But where do I stop? Now I have Lanna Commins playing – her roots being in Chiang Mai. Her Mother, Soontaree Vechanont, born in Fang District, was already a very popular and well-established performer by the time her Daughter, Lanna, began her music career, singing mainly songs with a Northern flavour – distinctly beautiful and stylishly crafted. Soontaree came to Chiang Mai with her two children, from Australia, after the breakdown of her marriage and established a very popular restaurant on the west bank of Nam Mae Ping, north of The Superhighway in Chiang Mai. That place is a venue to enjoy music over a meal and for other artists to do a set occasionally – similar to a Folk Club venue and highly regarded by ex-pats and the tourist trade.

Parn, more than anyone, has expressed the feelings of repression experienced by females in the relationship field through so many of her songs. It is so very evident that she believes very strongly in the messages she is conveying in song – and I believe she does it so well and with great style. These artists are a very small representation of Thai singers (even in the female sector of the entertainment industry) but a very powerful force of change that is permeating Thai Society for the better.

I have not even touched on the male sector of the entertainment industry here – but, even in the choicees of material that I have seen and heard from them, it is obvious that there is an awakening happening in the way people see and feel toward one another in Thailand. Naturally, it will not be evident across the whole of Thai Society due to the large diversity of commitments and restrictions placed on those who do not or cannot access the material presented by these artists. Lifestyles and opportunities are determined by the social structure into which one is born and raised – yet, you can hear similar aspirations coming from the poorer regions of Thailand, expressing the same feelings that come from mainstream Thai music.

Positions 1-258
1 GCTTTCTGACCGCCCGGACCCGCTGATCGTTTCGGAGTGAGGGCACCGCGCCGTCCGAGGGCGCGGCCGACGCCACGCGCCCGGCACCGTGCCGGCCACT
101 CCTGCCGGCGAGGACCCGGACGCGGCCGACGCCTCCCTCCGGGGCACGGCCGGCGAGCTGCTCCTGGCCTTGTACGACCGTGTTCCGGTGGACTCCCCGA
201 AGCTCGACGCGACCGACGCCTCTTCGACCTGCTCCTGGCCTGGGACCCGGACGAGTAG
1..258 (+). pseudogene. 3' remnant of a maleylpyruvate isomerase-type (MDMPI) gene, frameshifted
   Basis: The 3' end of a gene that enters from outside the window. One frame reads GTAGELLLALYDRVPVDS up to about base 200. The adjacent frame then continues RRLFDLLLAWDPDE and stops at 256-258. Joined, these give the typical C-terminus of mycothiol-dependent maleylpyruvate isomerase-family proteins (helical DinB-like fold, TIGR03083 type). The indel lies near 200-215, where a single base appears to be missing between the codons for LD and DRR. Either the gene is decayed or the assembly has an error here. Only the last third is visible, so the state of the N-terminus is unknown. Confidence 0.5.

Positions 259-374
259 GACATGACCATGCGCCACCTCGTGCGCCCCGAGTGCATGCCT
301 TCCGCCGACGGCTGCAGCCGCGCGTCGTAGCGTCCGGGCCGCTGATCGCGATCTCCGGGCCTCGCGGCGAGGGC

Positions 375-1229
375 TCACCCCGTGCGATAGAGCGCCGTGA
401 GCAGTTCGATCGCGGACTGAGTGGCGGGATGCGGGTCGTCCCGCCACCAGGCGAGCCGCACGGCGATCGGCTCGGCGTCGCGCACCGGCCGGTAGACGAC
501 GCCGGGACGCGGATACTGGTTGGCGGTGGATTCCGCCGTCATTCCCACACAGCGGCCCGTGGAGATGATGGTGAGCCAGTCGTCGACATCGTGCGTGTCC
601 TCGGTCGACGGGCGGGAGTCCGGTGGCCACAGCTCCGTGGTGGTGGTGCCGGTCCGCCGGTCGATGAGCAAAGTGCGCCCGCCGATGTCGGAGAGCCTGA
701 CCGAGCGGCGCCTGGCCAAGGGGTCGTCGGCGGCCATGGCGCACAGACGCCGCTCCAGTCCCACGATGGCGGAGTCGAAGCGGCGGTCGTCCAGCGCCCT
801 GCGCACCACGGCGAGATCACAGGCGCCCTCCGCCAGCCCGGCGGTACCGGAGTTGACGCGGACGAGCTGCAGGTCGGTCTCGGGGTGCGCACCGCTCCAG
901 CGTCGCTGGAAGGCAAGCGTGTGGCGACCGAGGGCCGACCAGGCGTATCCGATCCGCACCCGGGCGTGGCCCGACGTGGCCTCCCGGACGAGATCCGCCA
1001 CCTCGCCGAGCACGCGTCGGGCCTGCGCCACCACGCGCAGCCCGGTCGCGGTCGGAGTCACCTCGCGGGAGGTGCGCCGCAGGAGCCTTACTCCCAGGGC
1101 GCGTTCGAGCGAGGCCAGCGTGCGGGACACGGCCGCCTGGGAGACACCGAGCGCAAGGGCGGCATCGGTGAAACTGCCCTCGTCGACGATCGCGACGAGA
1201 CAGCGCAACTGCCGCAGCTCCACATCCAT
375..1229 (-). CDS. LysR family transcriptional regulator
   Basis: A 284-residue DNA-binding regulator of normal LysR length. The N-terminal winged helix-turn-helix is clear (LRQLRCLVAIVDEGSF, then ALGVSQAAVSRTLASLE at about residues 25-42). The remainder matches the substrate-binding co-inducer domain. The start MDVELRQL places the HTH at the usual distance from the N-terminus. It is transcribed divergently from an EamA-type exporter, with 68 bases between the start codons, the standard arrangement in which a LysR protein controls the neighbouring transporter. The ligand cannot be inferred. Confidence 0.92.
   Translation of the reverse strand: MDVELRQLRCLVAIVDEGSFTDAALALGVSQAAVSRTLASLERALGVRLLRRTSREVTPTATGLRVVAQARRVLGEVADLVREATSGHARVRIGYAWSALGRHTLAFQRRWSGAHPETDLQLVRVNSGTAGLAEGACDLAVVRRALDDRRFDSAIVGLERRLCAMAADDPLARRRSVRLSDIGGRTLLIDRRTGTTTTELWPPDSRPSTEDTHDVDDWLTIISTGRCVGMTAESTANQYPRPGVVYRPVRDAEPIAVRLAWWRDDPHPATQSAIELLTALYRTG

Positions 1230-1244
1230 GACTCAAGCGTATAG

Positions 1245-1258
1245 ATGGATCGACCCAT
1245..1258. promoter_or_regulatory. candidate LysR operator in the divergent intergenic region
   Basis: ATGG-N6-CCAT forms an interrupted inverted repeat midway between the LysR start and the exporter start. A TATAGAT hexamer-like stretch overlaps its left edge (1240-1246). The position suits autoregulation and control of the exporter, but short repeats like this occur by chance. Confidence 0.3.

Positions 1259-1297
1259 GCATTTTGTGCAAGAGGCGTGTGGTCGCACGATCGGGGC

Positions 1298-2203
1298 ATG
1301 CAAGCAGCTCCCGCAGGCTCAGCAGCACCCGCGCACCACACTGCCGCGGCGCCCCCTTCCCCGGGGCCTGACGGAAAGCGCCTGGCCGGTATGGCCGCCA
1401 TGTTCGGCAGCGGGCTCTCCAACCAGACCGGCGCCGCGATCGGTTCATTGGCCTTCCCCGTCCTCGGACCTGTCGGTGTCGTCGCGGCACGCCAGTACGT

Thai Country Music – ลูกทุ่ง – Luk tung (literally, "Children of the field") consists of mostly หมอลำ – mor lam (North-Eastern music with Lao influence) that expresses all of the basic thoughts and aspirations held by those in any area of Thailand – the hopes and dreams that we all wish for, no matter where we come from. Yet there is at least one band from Buriram – I-Nam – who have made the leap to mainstream Thai music with their first hit รักคนมีเจ้าของ – Ruk-kon-mee-jao-kong (Love Person Who Has Owner), followed by another hit เด็กบ้านนอก – Dek-baan-nok (Country Boy). Perhaps they will reach the heights of Asanee and Wasan Chotikul, who toured the world under the sponsorship of The Singha Company. Music is a great uniting force and I notice the willingness of Thai males to attend concerts by artists such as Saowaluck, Beau and Parn with or without a female companion. The opposites of Yin and Yang are being united by the common bond of music – and I believe this is the recipe for creating a fully-functioning and united Thai Society, free from the fears of political or financial instability.

The Thai pride about which I write is not something that is "in your face" – rather it is an inward feeling that feeds the heart and soul and enables an inward drive to believe that anything is possible if you truly believe in it – or are courageous enough to reach out for that which you want. It is there in all Thais and all that is needed to elicit it to come forth is for all others to listen to the wonderful musical expressions presented by gifted Thai singers who inspire greatness and truly believe in the potential for change.